It may seem awkward to look for a sex therapist, but the process is similar to finding any other professional: a dentist, plumber, or accountant.
Start by asking around. Check out the people your friends recommend online. See if you like their approach, credentials, reviews and ratings.
Also go to the website of AASECT, The American Association of Sex Educators, Counselors and Therapists. It has information about different types of accreditation and lists of sex therapists by area.
Then, check out one or two in person (if feasible) or request a phone call or video conference.
Questions To Ask When Trying To Find A Sex Therapist
During your consultation, here are some good questions to ask:
- What population do you focus on? You want a counselor who spends most of their time on sexual issues.
- How do you define ‘normal’ sexuality? Look for a therapist without preconceived notions of what is healthy. How often you have sex and your range of sexual activities are only problems if you and/or your partner think so.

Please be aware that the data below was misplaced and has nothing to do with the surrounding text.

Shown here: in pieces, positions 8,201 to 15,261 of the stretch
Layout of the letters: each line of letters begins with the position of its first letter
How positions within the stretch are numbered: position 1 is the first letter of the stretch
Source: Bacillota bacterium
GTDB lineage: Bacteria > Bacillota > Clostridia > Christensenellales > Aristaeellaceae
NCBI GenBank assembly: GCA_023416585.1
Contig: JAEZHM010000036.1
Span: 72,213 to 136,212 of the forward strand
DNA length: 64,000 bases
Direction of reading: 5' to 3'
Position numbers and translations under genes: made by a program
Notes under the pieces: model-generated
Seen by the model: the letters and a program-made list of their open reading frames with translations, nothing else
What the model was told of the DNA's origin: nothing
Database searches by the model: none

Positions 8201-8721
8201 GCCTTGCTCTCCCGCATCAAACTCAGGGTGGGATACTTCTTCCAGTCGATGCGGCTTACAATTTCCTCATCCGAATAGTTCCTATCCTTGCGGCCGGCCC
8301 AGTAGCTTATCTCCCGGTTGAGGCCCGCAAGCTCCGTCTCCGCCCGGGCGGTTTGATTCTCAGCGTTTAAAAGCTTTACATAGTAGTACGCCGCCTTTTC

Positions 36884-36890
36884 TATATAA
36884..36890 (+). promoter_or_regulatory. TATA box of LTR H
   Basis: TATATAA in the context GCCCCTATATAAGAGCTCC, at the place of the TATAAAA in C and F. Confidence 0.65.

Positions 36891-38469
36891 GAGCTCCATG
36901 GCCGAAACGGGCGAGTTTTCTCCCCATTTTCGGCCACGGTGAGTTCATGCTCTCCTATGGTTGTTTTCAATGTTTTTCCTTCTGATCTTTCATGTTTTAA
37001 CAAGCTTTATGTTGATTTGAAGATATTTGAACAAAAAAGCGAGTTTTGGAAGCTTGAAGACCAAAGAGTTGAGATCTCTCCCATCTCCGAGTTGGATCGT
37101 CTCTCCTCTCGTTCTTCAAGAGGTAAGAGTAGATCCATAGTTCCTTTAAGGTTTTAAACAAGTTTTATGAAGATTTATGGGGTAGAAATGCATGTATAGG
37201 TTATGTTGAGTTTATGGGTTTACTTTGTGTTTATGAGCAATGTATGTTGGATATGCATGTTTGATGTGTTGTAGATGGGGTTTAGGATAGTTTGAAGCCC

- Do you deal with both the emotional and medical components of sexual dysfunction? Run if they say “no.”
- What are your methods? You want someone who offers a number of approaches.
- Are you accredited? There are good therapists who do not have AASECT accreditation, but if a person who has been recommended to you does, that is a good sign.
You Can Change your Mind at any Time
If you have a bad feeling about someone’s office, their staff or their personality, look elsewhere. This is going to be a person you tell some of your most closely-held secrets, so you want to feel comfortable with them and confident they can meet your needs.
If you can tell after the first session or two that this person is not right for you, move on. Not every therapist is right for every couple.